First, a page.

Where are you on support for the different consoles?
DH: The Wii we've supported for a few years.
DH: Xbox 360 and PS3 are in the works. We have customers on both, so we expect launches on both platforms early next year.
TH: They're still in development, but we're authorized middleware at this point for all three of them. It's just the Xbox and PlayStation... We announced Xbox officially at Unite and PlayStation at GDC -- or is that vice versa?
I think that you're correct.
DH: Yeah, the 360 first and PS3 later.
TH: It's nice to have all three.
DH: We're working on both; we've been working on both for quite awhile.
First, of course, it requires those people that want to build for those platforms to trust us. When we say we're going to do it, they have to believe that; fortunately, people have started trusting us quite broadly. The second thing is that, since Unity is so grounded, you can actually start using Unity even before you can actually compile for those platforms. Now, we're at a stage where we can actually compile for those platforms -- with bugs and rough spots, of course.
That's not being shipped out to people.
DH: Right now, people that want it -- we can invite them into the early release program and make sure that we have a few customers on both platforms, but not more than that, because we can't handle that right now.
At GDC you told me that there was a little bit of debate internally at Unity about whether to support those platforms or not.
DH: Yeah, we were not sure, really. That's really... I may have whispered it loudly back then when we were not sure... But now that we have announced both, no, it's no secret that we were not sure if we should really do it.
I think there's two reasons for it. One is that our developers -- our customers -- really wanted it because they did not like being held away from platforms they might want to target. Having the flexibility, even if you end up choosing only one console or no console, is still nice -- to have the opportunity should your publisher or some other thing arise. The other reason is actually that, with Unity 3, we've upgraded the technology so significantly that we actually feel that we can be quite competitive there.
TH: From an external perspective, we want to say it like this: "author once, deploy anywhere." That's where it's nice to have all these options available, even though the sweet spot of our customer base does tend to be on the casual side and whatnot. But, again, we're tracking a larger-scale customer now, that is starting to trust us more.
Your new default project/demo [Boot Camp] speaks to that too, in a sense. The case has been made for using Unity with platforms like iOS. I don't think that all people are aware at this point that it's a very viable option beyond that; this demo seems to suggest a broadening of the horizon.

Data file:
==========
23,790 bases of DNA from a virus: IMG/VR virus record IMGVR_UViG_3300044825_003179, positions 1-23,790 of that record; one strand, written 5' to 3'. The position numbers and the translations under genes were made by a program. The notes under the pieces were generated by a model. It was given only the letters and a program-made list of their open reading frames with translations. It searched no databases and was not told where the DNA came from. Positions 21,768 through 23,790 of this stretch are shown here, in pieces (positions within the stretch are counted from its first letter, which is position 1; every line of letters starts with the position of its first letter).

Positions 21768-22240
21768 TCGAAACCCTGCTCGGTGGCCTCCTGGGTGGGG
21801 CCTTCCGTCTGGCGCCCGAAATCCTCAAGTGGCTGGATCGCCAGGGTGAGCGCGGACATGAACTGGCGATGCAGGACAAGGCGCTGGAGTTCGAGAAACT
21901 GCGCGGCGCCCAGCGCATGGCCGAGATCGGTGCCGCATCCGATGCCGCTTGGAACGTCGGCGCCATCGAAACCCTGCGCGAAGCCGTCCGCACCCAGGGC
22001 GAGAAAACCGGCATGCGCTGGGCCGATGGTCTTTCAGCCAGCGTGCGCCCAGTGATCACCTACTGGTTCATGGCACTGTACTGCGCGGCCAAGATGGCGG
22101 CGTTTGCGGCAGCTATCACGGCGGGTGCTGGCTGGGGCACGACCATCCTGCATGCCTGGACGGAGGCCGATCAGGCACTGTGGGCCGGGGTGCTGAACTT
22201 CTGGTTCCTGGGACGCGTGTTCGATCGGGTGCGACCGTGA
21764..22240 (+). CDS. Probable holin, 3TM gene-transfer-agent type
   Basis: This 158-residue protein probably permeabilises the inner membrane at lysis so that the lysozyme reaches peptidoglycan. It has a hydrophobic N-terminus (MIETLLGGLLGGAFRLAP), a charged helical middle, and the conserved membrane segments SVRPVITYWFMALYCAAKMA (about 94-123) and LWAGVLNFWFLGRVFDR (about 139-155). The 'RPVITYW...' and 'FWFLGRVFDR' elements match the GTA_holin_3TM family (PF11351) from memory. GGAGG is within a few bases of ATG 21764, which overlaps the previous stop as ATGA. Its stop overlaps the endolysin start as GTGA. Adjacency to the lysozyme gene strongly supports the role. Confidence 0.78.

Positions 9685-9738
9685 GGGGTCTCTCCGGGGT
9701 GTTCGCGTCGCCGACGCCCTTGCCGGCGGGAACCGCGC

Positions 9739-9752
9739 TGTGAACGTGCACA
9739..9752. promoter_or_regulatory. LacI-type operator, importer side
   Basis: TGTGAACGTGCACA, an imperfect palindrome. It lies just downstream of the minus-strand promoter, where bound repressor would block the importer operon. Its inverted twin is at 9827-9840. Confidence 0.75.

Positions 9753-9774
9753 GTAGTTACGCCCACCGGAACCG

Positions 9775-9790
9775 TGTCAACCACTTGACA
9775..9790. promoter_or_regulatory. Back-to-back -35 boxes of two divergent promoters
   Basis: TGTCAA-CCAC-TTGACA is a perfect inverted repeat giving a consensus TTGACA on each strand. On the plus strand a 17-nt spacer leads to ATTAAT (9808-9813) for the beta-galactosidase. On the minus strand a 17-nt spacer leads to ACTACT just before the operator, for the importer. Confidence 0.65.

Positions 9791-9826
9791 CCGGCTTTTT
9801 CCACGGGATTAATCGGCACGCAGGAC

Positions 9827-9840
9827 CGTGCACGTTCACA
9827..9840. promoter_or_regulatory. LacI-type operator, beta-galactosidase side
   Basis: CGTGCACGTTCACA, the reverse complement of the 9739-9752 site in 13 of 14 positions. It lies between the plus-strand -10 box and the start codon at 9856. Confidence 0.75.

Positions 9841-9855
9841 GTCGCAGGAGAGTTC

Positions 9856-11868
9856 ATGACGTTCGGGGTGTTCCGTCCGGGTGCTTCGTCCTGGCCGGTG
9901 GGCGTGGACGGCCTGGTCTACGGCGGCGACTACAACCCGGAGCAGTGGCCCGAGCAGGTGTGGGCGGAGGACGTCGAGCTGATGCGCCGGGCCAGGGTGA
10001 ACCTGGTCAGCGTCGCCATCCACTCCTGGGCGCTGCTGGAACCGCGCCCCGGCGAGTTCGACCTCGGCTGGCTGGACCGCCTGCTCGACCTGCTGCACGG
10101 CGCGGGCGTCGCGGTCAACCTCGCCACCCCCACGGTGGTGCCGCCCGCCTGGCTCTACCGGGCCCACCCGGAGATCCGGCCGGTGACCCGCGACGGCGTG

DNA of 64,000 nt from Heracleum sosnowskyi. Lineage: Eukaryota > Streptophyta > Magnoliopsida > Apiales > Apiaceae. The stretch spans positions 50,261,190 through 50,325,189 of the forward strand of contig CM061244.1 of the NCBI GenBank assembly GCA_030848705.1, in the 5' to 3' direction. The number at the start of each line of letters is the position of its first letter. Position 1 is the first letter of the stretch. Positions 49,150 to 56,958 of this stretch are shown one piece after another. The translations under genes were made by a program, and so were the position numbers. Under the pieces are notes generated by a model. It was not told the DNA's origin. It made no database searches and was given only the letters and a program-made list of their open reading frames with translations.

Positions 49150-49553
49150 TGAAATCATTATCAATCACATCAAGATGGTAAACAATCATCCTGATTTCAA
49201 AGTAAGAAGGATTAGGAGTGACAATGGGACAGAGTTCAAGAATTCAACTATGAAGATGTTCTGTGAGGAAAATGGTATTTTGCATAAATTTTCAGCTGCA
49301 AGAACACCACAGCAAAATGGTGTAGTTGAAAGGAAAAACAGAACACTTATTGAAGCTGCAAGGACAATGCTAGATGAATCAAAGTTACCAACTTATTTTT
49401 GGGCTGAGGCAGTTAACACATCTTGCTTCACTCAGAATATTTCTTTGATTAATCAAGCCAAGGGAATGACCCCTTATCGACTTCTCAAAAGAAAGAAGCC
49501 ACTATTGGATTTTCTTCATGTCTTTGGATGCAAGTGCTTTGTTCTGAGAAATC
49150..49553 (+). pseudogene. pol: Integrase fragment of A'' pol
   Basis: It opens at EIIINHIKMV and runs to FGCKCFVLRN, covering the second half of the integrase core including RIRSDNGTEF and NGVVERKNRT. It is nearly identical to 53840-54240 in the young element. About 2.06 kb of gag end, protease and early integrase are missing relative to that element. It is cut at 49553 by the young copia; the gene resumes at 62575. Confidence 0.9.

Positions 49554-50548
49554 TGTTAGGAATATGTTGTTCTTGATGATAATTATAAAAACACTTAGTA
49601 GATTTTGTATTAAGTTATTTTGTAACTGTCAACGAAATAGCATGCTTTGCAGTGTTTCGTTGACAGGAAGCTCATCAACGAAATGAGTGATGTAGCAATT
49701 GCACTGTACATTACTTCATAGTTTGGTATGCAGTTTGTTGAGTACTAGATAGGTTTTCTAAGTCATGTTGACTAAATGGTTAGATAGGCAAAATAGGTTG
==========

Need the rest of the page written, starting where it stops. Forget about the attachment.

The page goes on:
TH: For sure. I think that, as David put it, the advancements that we've made are so significant. I remember awhile back, kind of puzzling about Unity 3, the first time I saw that feature list that we were going to go after, it just felt like we're taking a huge step forward. It wasn't just a small iteration.
[Higgins loads up the build menu] And just real quick to show you, this is the build settings menu that we have inside here. All of these options are shown to everybody so that the first time you launch it, even if it's the free version, it kind of tells you how far you're going to be able to go with this product.
If you're going to go to the web or to desktop, of course those are supported in the free version as well as pro. Then, as you do the á la carte add-ons, well, you know, iOS and Android sure enough.
We included the consoles [PlayStation 3 and Xbox 360] inside the build menu first because, look, I'm not in a build [of Unity 3] right now that supports it, but we at least want to let people know that, "Hey, this is an option that's out there" and let them see from the beginning that we cover you from small-scale casual stuff, desktop, Web, mobile, all the way through to consoles.
You want the people to be making the choices; not you to be making the choices.
TH: Exactly. The minute we decide that you're not interested in that platform, there's going to be some big customer with an interesting title that maybe wants to go there. At least now, we've got that full picture. Of course, more is on the way; we're not done with platforms. We've got efforts ongoing under the hood. We're going to continue looking at everything that's interesting.
It'll be really interesting to see if Windows Phone 7 takes off, I think.
DH: Phone 7 is exciting. Currently, they're in a state where they're only going to support XNA and Silverlight -- so, basically, only managed .NET. Unity can't run there because Unity is written in C++; it's a highly optimized modern engine.
So in the first iteration of Windows Phone 7 -- we won't be able to run. We're hoping they'll open it up later. They've shown interest in that, but there's no commitment from either side.